I have friends who view aging as a battle to be waged. One that necessitates an entire armory of weapons at their disposal. An array of expensive skincare products. Botox injections. Cosmetic surgery. These women have no intention of surrendering to Father Time and Mother Nature without a fight. Not any scuffle, mind you. A knockdown, do whatever-it-takes-to-win street brawl. 

While I don’t consider my widening waistline and graying locks as cause for celebration, my own approach to middle age is more accepting. It’s not as if I haven’t had a good run. Even after giving birth five times in under six years, I wore a size five until my mid-forties. Then reality snuck up on me. A few pounds extra pounds became a dozen, and then another. At first, my friends and acquaintances commented on my looking healthier. Code for no longer skeletal.  But as my plummeting metabolism and advancing age have turned me into my grandmother—the padded middle, the glint of gray in my hair—I’ve no interest in joining my friends in their quest to diet and jog their way into maintaining their youthful figures.

I’m comfortable with whom I’ve become. I’m not twenty. I’m a grandma.  Not the sexy kind like my friends, but the type more likely to be pictured on a box of homestyle cookies. Not that I bake, but I do resemble my grandmother who did. That doesn’t mean the woman who helped raise me was solely a domestic goddess. Long before my twin and I came along, my grandmother had a life of her own choosing. When her mother needed additional income, my grandmother dropped out of school to work full time. Despite her lack of a high school diploma, she became a telephone operator back in the day when a phone number was alphanumeric.

As a child, I was fascinated by the scenes picturing operators in action in the old black-and-white movies I loved to watch on television. How my grandmother knew what cable went in what hole in what looked like a giant pegboard—but what she informed me was actually called a switchboard—mystified me.  Yet one thing was certain. Working with the constant hum of her fellow operators’ voices ringing in her ears, my grandmother helped make communication across great distances possible.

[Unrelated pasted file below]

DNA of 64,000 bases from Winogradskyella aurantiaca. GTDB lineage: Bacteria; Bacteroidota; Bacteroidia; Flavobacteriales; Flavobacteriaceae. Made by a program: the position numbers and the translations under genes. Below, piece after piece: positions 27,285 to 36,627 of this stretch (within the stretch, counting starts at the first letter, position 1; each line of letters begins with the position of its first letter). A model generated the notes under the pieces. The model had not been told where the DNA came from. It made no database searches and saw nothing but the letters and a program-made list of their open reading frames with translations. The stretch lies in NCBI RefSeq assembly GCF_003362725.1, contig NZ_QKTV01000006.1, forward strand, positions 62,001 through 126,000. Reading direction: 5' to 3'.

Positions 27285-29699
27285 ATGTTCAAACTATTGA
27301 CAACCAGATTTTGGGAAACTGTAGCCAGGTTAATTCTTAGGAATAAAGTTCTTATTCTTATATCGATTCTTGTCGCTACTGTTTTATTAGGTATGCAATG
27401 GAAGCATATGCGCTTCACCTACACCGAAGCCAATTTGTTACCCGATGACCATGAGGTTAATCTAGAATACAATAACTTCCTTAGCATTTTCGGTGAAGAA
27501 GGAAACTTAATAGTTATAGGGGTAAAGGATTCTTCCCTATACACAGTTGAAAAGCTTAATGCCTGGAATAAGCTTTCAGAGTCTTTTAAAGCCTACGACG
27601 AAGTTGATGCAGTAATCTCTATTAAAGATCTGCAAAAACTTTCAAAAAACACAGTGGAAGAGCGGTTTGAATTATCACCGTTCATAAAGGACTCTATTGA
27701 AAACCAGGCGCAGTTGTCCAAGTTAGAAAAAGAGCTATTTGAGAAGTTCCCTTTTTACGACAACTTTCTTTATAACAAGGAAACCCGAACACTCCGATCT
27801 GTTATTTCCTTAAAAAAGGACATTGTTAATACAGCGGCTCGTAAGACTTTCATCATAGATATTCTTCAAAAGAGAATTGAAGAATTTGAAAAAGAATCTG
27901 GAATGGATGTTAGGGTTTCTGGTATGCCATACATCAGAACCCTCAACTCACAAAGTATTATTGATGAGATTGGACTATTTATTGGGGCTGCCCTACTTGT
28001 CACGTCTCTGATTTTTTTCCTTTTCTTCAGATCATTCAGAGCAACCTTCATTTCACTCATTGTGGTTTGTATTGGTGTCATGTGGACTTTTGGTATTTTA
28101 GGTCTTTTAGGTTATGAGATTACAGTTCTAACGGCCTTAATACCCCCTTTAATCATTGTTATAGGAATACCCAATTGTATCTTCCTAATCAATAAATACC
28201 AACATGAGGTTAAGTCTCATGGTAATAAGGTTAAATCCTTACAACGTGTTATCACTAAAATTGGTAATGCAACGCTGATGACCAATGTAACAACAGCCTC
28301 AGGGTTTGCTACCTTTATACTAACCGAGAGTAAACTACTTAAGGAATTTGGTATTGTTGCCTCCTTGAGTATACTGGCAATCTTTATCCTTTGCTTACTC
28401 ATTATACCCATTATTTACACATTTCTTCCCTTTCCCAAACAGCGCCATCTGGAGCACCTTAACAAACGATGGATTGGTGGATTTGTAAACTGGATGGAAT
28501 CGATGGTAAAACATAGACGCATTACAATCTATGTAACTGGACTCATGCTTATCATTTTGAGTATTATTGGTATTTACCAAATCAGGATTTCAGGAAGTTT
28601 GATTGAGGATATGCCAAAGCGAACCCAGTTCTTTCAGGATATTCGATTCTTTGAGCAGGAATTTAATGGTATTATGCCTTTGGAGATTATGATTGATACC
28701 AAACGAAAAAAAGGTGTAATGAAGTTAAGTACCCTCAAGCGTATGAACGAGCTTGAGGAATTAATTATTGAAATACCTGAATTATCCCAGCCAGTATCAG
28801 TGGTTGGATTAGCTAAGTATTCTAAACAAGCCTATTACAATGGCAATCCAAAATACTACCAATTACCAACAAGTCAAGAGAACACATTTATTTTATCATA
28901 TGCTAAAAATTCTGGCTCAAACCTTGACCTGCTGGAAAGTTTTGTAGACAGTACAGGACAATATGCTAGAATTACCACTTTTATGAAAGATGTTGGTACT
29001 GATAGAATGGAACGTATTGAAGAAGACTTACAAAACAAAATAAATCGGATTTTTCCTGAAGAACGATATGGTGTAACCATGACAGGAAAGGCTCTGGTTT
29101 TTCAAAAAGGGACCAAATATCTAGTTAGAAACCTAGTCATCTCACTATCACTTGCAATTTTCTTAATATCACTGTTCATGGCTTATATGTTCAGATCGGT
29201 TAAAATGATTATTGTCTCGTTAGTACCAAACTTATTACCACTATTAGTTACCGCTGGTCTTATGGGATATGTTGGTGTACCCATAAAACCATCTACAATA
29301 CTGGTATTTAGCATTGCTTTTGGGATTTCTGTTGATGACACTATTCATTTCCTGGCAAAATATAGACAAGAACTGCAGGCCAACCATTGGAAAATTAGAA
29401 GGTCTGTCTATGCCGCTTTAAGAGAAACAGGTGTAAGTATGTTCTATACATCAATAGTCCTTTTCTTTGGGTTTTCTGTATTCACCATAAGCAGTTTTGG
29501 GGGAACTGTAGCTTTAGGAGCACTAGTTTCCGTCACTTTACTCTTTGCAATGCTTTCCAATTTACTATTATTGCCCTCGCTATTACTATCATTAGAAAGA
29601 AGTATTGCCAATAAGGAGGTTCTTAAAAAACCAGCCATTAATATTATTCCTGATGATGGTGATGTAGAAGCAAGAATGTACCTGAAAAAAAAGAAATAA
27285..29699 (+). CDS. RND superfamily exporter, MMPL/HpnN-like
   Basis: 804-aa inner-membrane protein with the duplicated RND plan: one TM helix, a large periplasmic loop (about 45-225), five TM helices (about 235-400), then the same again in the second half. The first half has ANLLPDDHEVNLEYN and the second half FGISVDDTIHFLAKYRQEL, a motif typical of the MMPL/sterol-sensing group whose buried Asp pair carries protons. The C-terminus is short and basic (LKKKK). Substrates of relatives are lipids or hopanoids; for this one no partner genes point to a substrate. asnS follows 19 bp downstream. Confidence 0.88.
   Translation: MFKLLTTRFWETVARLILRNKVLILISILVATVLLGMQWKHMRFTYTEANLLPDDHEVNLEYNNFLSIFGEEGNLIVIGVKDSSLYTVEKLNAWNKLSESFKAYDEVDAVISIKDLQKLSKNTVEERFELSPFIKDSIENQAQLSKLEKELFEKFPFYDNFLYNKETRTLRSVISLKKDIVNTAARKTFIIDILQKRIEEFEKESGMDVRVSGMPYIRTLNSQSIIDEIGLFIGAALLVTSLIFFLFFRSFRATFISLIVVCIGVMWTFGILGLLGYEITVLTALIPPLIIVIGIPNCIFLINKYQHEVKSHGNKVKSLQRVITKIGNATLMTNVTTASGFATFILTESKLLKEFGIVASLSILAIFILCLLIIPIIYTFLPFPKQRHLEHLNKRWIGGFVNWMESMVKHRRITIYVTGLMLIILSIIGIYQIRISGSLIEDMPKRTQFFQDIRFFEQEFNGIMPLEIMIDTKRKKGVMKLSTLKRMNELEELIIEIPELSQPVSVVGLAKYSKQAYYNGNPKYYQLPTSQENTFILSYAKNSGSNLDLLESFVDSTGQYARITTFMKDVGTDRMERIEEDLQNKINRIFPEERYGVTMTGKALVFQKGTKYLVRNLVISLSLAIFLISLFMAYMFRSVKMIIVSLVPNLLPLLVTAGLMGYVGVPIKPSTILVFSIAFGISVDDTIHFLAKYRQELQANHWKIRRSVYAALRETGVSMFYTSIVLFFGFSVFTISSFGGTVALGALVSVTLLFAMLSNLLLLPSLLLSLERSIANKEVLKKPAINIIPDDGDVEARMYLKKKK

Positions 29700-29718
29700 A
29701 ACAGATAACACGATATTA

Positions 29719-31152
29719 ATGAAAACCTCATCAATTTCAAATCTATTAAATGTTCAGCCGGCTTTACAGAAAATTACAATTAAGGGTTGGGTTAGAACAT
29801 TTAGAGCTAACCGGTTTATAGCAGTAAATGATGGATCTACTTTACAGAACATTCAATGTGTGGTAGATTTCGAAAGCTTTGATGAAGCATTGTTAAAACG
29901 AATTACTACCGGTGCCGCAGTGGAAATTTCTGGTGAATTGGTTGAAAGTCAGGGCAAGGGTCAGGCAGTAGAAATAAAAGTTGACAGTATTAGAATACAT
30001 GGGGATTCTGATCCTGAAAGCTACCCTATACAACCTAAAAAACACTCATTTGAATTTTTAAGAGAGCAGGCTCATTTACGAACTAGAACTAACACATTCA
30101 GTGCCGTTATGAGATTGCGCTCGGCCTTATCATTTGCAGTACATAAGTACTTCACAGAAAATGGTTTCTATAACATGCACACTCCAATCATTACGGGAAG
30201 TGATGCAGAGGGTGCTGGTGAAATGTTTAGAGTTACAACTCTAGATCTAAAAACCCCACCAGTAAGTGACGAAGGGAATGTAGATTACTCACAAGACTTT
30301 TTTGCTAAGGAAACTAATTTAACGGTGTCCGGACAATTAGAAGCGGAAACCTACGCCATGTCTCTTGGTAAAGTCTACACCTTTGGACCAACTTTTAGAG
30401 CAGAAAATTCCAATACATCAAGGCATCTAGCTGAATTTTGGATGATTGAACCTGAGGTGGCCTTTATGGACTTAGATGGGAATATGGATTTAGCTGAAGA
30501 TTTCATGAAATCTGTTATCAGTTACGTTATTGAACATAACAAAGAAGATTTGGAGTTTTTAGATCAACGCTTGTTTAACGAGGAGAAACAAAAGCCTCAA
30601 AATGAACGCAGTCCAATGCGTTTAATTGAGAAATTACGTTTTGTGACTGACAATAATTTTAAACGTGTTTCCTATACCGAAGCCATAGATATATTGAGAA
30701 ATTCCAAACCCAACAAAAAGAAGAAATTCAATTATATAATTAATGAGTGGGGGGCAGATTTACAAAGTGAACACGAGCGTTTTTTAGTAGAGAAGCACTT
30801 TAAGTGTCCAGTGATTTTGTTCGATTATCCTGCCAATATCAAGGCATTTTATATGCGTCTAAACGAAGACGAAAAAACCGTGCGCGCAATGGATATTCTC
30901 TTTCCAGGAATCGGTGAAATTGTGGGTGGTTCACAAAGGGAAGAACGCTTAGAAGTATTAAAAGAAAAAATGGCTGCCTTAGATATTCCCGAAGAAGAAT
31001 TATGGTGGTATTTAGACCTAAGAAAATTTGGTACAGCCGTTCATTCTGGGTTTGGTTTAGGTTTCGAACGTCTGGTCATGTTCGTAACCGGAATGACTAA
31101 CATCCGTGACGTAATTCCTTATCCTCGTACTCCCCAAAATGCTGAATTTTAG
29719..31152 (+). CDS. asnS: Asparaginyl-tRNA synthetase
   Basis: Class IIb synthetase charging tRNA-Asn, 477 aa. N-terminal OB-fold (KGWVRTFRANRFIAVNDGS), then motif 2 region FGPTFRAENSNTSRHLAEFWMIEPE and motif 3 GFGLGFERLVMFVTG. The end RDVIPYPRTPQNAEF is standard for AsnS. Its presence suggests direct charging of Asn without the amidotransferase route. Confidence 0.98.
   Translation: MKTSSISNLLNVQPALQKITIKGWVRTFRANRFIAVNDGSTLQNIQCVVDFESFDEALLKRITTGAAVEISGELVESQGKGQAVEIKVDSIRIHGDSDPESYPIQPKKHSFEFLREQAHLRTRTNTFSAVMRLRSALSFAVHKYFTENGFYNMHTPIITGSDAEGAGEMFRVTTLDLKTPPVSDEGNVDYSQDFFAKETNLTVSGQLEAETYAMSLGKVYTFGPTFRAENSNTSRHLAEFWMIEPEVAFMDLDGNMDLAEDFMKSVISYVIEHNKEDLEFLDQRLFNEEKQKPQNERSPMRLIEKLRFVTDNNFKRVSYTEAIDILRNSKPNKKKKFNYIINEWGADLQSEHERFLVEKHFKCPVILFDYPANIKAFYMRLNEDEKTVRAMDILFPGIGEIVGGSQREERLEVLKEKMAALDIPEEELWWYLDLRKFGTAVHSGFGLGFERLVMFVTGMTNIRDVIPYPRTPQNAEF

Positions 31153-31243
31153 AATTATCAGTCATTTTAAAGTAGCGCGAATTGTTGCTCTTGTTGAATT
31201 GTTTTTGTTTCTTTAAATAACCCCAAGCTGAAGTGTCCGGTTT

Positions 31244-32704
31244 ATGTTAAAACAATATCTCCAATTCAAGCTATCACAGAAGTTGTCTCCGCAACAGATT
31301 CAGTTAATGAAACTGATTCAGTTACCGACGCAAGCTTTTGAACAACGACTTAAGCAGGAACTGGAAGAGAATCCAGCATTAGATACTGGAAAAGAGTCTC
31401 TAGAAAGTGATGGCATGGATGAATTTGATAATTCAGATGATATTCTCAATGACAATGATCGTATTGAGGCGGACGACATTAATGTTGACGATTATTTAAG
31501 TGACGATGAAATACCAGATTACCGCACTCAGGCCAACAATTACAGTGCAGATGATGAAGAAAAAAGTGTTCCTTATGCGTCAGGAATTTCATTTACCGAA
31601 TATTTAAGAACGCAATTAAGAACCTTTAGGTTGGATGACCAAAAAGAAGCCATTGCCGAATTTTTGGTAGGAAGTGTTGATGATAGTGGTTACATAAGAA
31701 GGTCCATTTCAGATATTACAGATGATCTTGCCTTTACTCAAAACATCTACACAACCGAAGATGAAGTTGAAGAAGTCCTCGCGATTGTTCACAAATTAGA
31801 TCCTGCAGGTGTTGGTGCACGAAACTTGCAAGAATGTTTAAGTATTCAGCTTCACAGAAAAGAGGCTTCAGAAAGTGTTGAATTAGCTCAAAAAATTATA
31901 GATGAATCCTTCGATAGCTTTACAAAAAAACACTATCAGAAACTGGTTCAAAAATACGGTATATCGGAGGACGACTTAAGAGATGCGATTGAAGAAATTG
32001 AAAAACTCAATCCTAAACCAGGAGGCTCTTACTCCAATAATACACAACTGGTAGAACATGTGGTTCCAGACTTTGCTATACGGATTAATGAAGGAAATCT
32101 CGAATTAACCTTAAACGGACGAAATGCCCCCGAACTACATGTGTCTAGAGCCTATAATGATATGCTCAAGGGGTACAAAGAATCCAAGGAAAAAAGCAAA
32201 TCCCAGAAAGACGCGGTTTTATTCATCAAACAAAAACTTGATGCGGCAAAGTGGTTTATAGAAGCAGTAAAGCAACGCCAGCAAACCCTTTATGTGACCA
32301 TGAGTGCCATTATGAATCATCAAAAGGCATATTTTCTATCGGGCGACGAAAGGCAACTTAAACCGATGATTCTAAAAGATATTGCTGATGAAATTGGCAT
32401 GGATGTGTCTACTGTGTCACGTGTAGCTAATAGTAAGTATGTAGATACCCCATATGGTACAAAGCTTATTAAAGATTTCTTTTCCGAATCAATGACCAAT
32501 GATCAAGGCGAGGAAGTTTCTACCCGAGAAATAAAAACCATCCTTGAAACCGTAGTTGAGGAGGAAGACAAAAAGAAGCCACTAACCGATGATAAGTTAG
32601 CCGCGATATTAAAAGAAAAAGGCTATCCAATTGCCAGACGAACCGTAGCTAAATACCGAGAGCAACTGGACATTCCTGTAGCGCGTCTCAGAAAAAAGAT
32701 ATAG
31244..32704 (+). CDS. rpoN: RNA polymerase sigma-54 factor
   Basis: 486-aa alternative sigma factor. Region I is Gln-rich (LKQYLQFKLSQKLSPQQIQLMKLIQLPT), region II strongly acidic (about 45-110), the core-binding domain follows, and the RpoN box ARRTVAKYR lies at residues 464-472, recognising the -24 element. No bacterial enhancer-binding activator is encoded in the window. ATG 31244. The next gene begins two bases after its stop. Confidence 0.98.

It is only as I type this that I realize that in choosing to become a writer, I’m channeling my grandmother’s chosen profession. My work, of course, uses strings of sentences instead of cables. I work with the voices of characters whispering in my ear instead of those of my coworkers. But is the process of deciding what to put where, in order to ensure communication is clear, so very different?

My grandmother worked until she was almost seventy. Comfortable in her own skin—no matter its increasing lack of elasticity, the wrinkles that crisscrossed her brow—Myrtle Dorothy Williams was a woman who didn’t consider her age to be a burden. A survivor of both the flu epidemic of 1918 and the Great Depression, my grandmother viewed any aches and pains resulting from her advancing years as just another fact of life to be shouldered with stoic good humor. While so many of my own generation have floundered with a mid-or-later life crisis, my grandmother embraced her mature status. Reveled in it, in fact. For with age, she insisted, came wisdom.

Wisdom, of course, comes in many forms. I admire my friends who refuse to be defined by societal expectations of what a grandmother should be. Vibrant, energetic women who’d rather run a 10 K race, or dance the night away in a salsa club, instead of whiling away the hours in a rocking chair. My inclination, though, runs towards hours spent sitting at my desk. My mind abuzz with story. I might not be burning calories, but I’m creating worlds.

Just as my grandmother did with the stories of her youth that she used to tell my younger self. Transfixed, I’d let my grandmother’s words transport me to an earlier era. Then the woman who used to hike in Yosemite, who’d known doughboys before they were sent off to the trenches of the first world war, who’d eloped with my grandfather in defiance of her domineering mother, would proclaim she was as satisfied with the latter stage of her life as she was with her far more energetic past. Something I never doubted. In retirement, she’d come to prefer the slow-paced rhythms of her daily life. Delighted in the doings of her grandchildren. Now that I have grandchildren of my own, the woman who helped raise me has become my role model. Let my friends chase youth. Like my grandmother, I’ve come to embrace being a crone.